Court Rejects City’s AIDS-Housing Contempt Appeal

In the last week of 2001, a state appeals court denied the Giuliani administration’s request to appeal Judge Emily Goodman’s decision finding the city in contempt of court for failing to house homeless people with AIDS.

Judge Goodman had found the city in contempt last May for violating a court order she issued in Hanna v. Turner, the 1999 case that guaranteed same-day emergency housing placements for homeless New Yorkers living with AIDS.

The case involved a lawsuit filed by Armen Merjian, senior staff attorney at Housing Works on behalf of 17 clients identified by the NYC AIDS Housing Network’s human-rights monitors as representative of the hundreds of people living with AIDS that the city left without emergency housing placements. The city tried to say that the relatively small number of affidavits filed did not show “substantial compliance.” The appellate court, rightfully, understood that contempt was only filed after several months, a few widely publicized and attended public hearings, tons of media and hundreds of personally reported other cases of city HIV/AIDS Services Administration (HASA) clients being left out in the cold.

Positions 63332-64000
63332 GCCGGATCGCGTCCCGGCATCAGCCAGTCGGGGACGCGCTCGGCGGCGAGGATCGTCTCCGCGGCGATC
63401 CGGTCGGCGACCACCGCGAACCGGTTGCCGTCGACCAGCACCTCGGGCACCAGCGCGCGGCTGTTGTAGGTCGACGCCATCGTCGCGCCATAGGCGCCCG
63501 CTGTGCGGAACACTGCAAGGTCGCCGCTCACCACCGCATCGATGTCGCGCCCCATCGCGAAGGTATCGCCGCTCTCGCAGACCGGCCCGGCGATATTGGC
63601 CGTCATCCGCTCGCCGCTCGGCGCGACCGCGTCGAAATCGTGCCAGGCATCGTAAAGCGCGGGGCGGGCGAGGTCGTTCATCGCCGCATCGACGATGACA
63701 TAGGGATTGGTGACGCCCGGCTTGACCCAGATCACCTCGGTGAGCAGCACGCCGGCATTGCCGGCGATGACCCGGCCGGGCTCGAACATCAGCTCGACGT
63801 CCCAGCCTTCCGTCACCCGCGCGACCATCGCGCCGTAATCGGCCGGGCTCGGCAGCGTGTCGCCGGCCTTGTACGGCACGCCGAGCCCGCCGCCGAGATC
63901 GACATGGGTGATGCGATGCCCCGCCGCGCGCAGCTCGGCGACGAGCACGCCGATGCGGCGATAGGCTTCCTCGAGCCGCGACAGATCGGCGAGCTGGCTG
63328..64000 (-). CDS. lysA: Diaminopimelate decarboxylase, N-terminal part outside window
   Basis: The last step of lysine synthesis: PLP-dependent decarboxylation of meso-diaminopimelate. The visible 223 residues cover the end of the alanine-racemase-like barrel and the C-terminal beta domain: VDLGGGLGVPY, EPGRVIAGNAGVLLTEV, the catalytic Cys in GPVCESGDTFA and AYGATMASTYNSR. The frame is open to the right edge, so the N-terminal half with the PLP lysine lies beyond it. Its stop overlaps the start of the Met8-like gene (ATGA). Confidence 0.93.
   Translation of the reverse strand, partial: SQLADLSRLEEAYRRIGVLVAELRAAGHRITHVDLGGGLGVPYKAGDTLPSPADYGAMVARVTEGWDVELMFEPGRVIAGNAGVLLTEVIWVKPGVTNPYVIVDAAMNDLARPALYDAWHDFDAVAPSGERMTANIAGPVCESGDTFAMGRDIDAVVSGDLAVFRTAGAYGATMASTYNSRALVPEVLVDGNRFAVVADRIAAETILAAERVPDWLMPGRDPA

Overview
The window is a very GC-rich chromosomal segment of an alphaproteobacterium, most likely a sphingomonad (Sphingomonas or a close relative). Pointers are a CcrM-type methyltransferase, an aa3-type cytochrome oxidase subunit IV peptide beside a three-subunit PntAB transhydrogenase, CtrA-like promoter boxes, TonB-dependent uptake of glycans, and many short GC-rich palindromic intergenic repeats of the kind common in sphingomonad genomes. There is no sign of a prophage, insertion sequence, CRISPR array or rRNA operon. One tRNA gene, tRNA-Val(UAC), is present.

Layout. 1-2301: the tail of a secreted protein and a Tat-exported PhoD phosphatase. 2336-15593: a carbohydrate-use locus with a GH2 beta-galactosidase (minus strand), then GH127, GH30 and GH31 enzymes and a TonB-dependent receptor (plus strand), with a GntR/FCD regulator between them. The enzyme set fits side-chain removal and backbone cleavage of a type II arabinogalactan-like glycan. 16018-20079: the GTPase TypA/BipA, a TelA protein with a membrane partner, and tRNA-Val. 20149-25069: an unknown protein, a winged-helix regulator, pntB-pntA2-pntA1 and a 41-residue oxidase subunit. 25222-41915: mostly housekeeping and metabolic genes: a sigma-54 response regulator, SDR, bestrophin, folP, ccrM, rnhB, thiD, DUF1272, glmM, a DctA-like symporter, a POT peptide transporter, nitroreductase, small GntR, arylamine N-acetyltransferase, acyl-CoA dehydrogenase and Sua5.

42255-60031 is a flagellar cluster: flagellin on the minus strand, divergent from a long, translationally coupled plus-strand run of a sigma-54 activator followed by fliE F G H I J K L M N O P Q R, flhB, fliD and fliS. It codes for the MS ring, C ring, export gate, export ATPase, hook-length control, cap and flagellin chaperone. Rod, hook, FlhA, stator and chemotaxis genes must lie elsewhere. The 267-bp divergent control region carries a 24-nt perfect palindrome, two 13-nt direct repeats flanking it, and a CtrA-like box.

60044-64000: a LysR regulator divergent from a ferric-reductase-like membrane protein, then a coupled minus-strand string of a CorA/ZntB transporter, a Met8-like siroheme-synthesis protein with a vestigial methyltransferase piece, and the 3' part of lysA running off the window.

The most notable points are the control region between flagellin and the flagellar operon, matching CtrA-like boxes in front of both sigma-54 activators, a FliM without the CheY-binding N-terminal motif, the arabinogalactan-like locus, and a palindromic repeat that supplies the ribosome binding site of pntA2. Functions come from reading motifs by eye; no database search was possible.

The 17 plaintiffs, homeless people living with HIV/AIDS–some of whom were left sleeping in the streets for four-day holiday weekends–will be financially compensated for their suffering if the city either doesn’t decide to appeal one last time, or if that appeal is also denied. As it stands now, Jason Turner, Giuliani’s Human Resources Administration commissioner, is still held in contempt of the court decision.

The NYC AIDS Housing Network’s (NYCAHN)HASA Human Rights Monitors continue to stand in front of the Amsterdam welfare center every single evening to ensure that the city continues to provide emergency housing placements and other entitlements.

For more info contact, NYCAHN at (718) 802-9540.